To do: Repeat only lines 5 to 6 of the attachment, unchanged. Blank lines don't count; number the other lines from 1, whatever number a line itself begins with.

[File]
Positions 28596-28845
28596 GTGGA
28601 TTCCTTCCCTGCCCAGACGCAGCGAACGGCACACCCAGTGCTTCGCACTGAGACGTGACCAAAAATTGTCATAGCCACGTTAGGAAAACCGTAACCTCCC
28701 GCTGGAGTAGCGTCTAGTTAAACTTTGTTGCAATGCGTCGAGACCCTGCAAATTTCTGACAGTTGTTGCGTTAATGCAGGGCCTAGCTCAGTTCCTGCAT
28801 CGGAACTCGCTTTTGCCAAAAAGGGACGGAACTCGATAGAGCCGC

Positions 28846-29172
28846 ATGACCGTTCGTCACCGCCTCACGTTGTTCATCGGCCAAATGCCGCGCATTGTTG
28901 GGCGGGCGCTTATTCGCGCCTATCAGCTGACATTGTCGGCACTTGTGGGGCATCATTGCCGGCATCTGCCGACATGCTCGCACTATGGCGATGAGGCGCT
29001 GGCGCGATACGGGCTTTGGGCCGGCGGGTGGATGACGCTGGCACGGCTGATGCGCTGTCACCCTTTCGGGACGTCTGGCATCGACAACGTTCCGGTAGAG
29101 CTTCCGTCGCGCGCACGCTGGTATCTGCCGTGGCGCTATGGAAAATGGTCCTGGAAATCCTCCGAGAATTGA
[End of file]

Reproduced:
28801 CGGAACTCGCTTTTGCCAAAAAGGGACGGAACTCGATAGAGCCGC

Positions 28846-29172